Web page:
N2 - Aims: The SHould we emergently revascularize Occluded Coronaries in cardiogenic shock (SHOCK) Trial showed no benefit of early revascularization in patients aged ≥75 years with acute myocardial infarction and cardiogenic shock. We examined the effect of age on treatment and outcomes of patients with cardiogenic shock in the SHOCK Trial Registry. Methods and results: We compared clinical and treatment factors in patients in the SHOCK Trial Registry with shock due to pump failure aged <75 years (n=588) and ≥75 years (n=277), and 30-day mortality of patients treated with early revascularization <18 hours since onset of shock and those undergoing a later or no revascularization procedure. After excluding early deaths covariate-adjusted relative risk and 95% confidence intervals were calculated to compare the revascularization strategies within the two age groups. Older patients more often had prior myocardial infarction, congestive heart failure, renal insufficiency, other comorbidities, and severe coronary anatomy. In-hospital mortality in the early vs. late or no revascularization groups was 45 vs. 61% for patients aged <75 years (p=0.002) and 48 vs. 81% for those aged ≥75 years (p=0.0003). After exclusion of 65 early deaths and covariate adjustment, therelative risk was 0.76 (0.59, 0.99; p=0.045) in patients aged <75 years and 0.46 (0.28, 0.75; p=0.002) in patients aged ≥75 years. Conclusions: Elderly patients with myocardial infarction complicated by cardiogenic shock are less likely to be treated with invasive therapies than younger patients with shock. Covariate-adjusted modeling reveals that elderly patients selected for early revascularization have a lower mortality rate than those receiving a revascularization procedure later or never.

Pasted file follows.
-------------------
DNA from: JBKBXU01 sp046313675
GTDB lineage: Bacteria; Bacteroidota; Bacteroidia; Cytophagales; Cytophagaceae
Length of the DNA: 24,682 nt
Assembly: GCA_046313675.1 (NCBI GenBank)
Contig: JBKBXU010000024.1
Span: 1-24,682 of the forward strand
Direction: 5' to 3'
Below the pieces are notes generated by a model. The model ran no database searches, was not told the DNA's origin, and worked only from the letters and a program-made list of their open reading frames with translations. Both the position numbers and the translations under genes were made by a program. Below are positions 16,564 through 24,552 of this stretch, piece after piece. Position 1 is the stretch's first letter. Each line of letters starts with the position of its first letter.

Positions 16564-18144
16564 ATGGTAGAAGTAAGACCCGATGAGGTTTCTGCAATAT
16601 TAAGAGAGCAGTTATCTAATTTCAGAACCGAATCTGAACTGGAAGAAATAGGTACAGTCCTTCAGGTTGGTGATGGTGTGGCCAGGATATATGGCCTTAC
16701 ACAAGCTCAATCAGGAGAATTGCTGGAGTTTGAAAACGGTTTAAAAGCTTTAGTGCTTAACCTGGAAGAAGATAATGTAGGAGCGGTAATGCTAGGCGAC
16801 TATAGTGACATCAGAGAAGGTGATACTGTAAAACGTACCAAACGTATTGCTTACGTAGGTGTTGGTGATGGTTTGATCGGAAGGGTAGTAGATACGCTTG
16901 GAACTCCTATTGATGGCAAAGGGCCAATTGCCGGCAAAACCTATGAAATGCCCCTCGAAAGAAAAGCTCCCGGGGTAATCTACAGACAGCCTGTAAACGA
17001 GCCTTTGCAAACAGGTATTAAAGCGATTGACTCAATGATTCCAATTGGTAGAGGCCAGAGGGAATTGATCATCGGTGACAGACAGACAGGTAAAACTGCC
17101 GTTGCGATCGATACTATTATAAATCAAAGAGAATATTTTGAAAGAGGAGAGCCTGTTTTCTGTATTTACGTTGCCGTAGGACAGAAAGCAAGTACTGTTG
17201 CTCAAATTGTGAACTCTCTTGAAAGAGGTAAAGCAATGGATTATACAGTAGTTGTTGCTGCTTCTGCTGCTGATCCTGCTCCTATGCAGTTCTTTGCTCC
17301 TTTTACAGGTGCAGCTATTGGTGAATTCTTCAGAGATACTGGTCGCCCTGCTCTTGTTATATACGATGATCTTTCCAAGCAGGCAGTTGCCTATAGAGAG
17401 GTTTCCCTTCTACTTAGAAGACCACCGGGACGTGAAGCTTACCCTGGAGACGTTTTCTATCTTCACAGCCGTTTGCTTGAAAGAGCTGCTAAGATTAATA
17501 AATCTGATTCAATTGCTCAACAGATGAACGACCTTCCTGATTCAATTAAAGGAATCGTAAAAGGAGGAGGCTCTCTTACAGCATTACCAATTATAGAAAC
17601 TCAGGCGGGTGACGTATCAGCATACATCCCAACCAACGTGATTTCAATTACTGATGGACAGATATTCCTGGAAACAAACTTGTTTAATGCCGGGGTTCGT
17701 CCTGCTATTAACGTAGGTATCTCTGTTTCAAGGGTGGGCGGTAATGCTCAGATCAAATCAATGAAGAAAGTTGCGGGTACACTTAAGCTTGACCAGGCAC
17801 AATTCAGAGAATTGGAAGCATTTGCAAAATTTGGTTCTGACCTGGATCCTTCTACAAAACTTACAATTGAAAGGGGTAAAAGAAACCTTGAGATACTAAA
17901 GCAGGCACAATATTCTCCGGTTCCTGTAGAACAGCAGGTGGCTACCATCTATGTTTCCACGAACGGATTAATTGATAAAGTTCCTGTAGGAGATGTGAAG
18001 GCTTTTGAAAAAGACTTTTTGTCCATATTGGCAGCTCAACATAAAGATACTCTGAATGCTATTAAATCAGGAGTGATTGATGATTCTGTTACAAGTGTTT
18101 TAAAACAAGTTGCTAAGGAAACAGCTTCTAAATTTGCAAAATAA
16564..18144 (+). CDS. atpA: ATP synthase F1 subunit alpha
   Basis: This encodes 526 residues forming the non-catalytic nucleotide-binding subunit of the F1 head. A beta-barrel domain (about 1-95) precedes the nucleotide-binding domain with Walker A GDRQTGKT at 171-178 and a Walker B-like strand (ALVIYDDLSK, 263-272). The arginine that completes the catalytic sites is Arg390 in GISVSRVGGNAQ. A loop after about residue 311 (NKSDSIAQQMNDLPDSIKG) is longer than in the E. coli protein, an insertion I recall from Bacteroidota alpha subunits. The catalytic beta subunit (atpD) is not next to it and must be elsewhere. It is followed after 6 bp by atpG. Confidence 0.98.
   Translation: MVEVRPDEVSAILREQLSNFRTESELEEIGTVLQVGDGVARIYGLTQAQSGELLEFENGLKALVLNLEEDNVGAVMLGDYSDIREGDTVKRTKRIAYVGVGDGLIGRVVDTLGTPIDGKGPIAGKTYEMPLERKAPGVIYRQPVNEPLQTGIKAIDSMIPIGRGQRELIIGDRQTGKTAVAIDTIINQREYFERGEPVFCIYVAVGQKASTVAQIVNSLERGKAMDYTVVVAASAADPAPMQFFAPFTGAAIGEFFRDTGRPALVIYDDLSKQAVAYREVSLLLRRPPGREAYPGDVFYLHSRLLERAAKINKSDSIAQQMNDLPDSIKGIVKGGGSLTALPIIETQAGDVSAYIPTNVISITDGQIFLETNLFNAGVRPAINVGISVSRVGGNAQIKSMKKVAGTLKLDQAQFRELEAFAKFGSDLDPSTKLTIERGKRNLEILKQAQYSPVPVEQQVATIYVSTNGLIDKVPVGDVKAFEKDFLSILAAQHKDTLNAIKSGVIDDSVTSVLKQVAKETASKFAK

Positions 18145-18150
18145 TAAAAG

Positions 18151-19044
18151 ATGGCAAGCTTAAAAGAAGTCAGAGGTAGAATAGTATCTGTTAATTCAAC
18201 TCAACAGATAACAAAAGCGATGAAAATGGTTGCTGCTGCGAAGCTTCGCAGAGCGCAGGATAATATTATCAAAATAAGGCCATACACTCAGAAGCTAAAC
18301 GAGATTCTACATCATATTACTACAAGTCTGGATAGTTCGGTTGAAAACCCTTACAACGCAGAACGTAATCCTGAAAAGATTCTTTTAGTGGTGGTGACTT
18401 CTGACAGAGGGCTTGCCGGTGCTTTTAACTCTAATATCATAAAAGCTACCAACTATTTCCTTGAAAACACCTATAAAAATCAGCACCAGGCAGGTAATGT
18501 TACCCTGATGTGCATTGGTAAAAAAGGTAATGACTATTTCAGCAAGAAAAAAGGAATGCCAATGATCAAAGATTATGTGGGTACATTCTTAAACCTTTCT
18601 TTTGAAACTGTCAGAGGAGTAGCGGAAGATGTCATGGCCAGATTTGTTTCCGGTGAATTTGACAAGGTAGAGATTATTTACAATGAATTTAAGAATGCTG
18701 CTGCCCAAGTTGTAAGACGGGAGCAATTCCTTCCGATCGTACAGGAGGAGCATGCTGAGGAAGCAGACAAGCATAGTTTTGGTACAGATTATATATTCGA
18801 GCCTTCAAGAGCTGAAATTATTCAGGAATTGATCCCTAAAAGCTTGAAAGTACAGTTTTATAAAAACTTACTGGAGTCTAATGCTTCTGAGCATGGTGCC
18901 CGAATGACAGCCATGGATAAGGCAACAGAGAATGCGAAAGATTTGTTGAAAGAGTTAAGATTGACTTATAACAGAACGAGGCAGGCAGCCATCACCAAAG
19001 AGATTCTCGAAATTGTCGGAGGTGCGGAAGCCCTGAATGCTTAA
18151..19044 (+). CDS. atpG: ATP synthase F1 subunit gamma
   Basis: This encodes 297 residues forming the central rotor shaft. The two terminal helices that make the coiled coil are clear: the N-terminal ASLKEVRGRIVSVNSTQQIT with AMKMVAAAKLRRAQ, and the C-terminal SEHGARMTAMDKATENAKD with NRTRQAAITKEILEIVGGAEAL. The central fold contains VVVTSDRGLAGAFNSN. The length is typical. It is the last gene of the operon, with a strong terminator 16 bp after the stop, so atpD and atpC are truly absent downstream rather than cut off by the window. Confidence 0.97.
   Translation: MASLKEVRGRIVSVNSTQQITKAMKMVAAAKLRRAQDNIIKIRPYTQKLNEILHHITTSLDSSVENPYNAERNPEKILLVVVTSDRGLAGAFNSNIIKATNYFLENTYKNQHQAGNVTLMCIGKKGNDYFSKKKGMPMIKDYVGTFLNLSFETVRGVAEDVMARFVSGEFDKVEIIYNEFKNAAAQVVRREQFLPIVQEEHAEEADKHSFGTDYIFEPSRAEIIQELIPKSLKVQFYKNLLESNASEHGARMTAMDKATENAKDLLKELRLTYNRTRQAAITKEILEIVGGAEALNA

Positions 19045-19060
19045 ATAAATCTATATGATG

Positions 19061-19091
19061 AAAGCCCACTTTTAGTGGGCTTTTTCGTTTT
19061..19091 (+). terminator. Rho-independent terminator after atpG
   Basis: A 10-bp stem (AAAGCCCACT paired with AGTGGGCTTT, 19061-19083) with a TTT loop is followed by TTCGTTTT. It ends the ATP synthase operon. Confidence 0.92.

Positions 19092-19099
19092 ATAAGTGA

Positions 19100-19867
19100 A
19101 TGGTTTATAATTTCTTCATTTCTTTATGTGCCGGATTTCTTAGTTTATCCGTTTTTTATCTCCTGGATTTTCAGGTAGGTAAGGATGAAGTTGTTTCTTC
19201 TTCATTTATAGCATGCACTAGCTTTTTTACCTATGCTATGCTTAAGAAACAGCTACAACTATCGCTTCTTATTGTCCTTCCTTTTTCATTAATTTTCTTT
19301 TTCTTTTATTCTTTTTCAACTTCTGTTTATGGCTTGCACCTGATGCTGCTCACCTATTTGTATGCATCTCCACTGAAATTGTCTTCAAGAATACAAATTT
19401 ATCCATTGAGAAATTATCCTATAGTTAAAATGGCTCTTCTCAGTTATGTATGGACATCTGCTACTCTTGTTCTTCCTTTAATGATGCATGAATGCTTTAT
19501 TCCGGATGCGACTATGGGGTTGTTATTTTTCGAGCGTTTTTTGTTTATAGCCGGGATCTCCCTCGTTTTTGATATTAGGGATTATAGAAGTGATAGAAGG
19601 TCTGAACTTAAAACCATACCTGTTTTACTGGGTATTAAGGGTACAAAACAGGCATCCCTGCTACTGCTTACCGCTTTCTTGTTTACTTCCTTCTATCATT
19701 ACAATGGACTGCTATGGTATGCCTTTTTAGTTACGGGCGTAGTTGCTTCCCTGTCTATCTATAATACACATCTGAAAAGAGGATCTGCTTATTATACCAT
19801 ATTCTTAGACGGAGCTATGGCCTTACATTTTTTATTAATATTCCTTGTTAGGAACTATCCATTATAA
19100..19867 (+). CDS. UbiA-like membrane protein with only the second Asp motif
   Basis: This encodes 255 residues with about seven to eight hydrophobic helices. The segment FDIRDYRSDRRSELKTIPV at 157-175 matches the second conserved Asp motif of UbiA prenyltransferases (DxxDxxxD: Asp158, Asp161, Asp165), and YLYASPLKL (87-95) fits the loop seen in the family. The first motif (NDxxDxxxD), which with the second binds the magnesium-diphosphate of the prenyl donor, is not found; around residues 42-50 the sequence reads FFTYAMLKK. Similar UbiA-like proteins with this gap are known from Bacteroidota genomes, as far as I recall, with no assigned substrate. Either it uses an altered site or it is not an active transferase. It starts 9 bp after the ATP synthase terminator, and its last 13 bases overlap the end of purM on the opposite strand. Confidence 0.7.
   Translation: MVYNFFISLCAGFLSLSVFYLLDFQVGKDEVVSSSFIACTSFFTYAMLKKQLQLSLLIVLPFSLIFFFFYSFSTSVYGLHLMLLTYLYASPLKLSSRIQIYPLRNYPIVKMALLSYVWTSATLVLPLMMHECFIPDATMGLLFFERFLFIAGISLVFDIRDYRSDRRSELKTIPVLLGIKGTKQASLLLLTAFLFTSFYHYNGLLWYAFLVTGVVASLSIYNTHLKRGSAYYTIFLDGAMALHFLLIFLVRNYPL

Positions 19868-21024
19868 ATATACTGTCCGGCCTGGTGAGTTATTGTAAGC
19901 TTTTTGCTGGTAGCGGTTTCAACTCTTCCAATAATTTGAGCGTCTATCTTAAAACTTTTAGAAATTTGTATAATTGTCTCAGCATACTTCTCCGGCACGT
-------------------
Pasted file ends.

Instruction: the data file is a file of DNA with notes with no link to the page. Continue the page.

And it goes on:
AB - Aims: The SHould we emergently revascularize Occluded Coronaries in cardiogenic shock (SHOCK) Trial showed no benefit of early revascularization in patients aged ≥75 years with acute myocardial infarction and cardiogenic shock. We examined the effect of age on treatment and outcomes of patients with cardiogenic shock in the SHOCK Trial Registry. Methods and results: We compared clinical and treatment factors in patients in the SHOCK Trial Registry with shock due to pump failure aged <75 years (n=588) and ≥75 years (n=277), and 30-day mortality of patients treated with early revascularization <18 hours since onset of shock and those undergoing a later or no revascularization procedure. After excluding early deaths covariate-adjusted relative risk and 95% confidence intervals were calculated to compare the revascularization strategies within the two age groups. Older patients more often had prior myocardial infarction, congestive heart failure, renal insufficiency, other comorbidities, and severe coronary anatomy. In-hospital mortality in the early vs. late or no revascularization groups was 45 vs. 61% for patients aged <75 years (p=0.002) and 48 vs. 81% for those aged ≥75 years (p=0.0003). After exclusion of 65 early deaths and covariate adjustment, therelative risk was 0.76 (0.59, 0.99; p=0.045) in patients aged <75 years and 0.46 (0.28, 0.75; p=0.002) in patients aged ≥75 years. Conclusions: Elderly patients with myocardial infarction complicated by cardiogenic shock are less likely to be treated with invasive therapies than younger patients with shock. Covariate-adjusted modeling reveals that elderly patients selected for early revascularization have a lower mortality rate than those receiving a revascularization procedure later or never.

KW - Age

KW - Cardiogenic shock

KW - Elderly

KW - Prognosis

KW - Revascularization

KW - Survival